On Friday, the dollar rallied against the yen during European trade as traders quickly wiped off the latest missile fired over Japan by N. Korea, following an initial decline in risk appetite widely across currency markets. North Korea fired a missile on Friday that flew over Japan’s northern island of Hokkaido far out into the Pacific Ocean, South Korean and Japanese officials have reported, further heightening up tensions after Pyongyang’s recent test of a powerful nuclear bomb.
Japan is the world’s largest net creditor nation, and in uncertain times traders assume Japanese repatriation of overseas funds will conceal foreign investors’ selling of Japanese assets. The yen has continued to operate as a “safe-haven” notwithstanding Japan’s geographical proximity to North Korea.
The dollar dropped as low as 109.55 yen in Asian trading, but by 0800 GMT increased than 1 percent above that at 110.68 yen. It was on pace for its best week against the Japanese currency since November.
The missile launch came just days following the 15-member United Nations Security Council unanimously firmed sanctions against North Korea over its Sept. 3 nuclear test, impressive a ban on textile exports and capping imports of crude oil.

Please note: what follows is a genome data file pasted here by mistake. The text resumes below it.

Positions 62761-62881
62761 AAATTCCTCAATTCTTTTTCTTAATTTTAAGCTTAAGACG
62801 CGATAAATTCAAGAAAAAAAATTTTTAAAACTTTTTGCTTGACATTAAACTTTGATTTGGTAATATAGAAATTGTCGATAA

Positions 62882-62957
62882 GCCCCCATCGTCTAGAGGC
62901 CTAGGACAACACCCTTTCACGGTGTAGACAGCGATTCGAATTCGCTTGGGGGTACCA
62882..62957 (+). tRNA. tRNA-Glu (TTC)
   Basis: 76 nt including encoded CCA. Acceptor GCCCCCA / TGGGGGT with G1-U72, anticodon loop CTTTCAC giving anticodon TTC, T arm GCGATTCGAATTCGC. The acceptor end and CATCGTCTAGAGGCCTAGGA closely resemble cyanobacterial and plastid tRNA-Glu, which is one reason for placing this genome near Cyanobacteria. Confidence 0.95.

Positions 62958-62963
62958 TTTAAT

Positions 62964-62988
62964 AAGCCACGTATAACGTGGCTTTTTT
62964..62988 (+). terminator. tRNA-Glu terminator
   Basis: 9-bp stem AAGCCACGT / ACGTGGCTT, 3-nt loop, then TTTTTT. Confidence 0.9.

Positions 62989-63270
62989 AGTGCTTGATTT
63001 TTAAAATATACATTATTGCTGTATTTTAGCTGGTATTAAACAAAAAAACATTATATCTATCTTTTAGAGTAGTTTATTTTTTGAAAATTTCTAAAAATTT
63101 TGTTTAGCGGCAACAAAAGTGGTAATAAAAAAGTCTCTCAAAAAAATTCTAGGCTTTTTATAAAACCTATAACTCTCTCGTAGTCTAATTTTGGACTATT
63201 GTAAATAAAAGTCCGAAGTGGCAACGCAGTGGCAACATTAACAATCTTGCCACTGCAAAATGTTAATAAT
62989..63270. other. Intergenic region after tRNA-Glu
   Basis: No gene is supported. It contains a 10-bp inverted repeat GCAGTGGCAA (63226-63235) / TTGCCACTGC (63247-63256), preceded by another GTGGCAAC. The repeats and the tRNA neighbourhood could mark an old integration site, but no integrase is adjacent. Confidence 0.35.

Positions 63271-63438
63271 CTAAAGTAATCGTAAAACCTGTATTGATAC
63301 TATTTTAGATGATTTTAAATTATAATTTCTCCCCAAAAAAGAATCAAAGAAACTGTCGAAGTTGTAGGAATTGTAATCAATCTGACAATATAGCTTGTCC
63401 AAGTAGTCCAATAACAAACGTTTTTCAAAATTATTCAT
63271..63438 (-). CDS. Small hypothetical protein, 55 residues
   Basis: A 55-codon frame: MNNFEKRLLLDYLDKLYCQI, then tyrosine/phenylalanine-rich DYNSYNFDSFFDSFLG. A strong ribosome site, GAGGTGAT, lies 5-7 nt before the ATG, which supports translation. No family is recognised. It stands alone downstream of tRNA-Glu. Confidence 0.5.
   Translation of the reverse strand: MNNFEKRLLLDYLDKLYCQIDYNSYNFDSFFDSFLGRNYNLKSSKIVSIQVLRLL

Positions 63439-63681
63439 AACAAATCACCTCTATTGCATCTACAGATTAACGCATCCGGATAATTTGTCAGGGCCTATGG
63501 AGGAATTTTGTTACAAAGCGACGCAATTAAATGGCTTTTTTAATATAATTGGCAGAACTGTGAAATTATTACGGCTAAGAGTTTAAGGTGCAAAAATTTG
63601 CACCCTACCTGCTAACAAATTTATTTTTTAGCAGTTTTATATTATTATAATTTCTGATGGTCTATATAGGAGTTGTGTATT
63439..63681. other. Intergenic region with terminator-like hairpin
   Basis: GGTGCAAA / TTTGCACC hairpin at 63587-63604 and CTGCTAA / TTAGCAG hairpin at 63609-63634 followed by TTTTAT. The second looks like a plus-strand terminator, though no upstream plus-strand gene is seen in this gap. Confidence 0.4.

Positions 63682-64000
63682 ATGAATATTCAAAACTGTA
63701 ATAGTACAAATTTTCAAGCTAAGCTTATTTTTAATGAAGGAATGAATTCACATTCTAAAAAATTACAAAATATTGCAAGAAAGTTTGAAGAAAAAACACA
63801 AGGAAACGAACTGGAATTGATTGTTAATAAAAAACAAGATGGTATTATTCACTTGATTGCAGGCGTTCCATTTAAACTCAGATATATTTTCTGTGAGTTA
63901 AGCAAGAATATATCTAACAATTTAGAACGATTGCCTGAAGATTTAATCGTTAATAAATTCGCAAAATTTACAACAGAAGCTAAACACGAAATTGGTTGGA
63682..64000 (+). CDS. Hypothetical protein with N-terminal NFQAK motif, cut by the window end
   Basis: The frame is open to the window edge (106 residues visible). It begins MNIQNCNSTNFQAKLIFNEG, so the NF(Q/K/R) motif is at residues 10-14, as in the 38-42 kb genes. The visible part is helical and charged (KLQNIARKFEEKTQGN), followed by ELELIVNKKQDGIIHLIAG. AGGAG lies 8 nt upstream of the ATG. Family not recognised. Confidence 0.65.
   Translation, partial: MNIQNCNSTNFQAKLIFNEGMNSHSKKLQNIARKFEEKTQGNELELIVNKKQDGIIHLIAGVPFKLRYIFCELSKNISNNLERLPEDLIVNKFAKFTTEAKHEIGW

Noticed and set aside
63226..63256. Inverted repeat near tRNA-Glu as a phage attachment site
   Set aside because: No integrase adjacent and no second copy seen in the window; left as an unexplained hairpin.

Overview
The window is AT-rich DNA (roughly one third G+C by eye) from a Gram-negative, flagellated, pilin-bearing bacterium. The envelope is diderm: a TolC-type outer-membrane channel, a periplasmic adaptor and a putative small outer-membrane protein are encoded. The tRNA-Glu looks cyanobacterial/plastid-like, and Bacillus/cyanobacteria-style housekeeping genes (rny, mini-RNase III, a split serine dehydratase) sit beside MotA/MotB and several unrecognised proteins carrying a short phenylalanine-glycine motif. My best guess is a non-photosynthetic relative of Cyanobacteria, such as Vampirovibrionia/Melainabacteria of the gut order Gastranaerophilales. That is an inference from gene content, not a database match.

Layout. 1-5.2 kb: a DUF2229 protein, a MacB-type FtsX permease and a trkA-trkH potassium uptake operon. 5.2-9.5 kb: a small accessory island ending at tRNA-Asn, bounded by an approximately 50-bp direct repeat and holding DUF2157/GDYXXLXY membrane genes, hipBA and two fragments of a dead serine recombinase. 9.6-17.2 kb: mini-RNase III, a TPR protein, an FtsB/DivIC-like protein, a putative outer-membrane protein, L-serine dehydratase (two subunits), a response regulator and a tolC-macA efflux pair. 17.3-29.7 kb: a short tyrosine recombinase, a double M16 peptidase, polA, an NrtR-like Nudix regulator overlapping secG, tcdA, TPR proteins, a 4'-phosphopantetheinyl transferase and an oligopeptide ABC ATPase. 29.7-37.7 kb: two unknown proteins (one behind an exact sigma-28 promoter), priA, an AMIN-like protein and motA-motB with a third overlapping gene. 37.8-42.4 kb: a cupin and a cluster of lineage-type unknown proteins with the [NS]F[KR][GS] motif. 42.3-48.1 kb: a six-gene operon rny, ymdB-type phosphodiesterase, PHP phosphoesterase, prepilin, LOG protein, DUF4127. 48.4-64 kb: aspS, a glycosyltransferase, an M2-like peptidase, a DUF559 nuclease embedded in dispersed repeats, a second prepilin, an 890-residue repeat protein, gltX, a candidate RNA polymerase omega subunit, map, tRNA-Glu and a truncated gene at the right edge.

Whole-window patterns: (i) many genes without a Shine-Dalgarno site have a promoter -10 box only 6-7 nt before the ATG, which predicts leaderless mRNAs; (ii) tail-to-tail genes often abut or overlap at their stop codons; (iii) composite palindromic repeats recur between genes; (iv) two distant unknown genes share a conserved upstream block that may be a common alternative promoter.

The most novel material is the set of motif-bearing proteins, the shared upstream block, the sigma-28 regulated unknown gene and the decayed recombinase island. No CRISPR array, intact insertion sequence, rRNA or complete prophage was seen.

“The markets were – or should have been – expecting some kind of response from North Korea after the tightening of sanctions, so to that extent it was a question of when North Korea responded rather than whether they responded,” stated RBC Capital Markets currency strategist Adam Cole.
“The fact they have done so doesn’t tell us anything we didn’t know… The risk is very material but I think compared with what we knew yesterday, we don’t know a lot more today,” he continued.
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The dollar was also being endorsed by the latest U.S. consumer inflation data, which boosted expectations that the U.S. Federal Reserve could hike interest rates again by the end of 2017, stated Masashi Murata, currency strategist for Brown Brothers Harriman in Tokyo.
“U.S. rate rise expectations have risen compared with what was seen in early September, pushing up U.S. bond yields and I think that is supporting the dollar versus the yen,” he quoted.
Sterling reported its best day against the dollar since April on Thursday, following the BoE warned it might increase interest rates for the first time in more than a decade in the “coming months”.
Bitcoin dropped for an eighth straight day close to $3,000 and was on track for its worst week since 2013 after a 25 percent drop since Monday, as China closed another bitcoin exchange and as fears grew of a broader crackdown.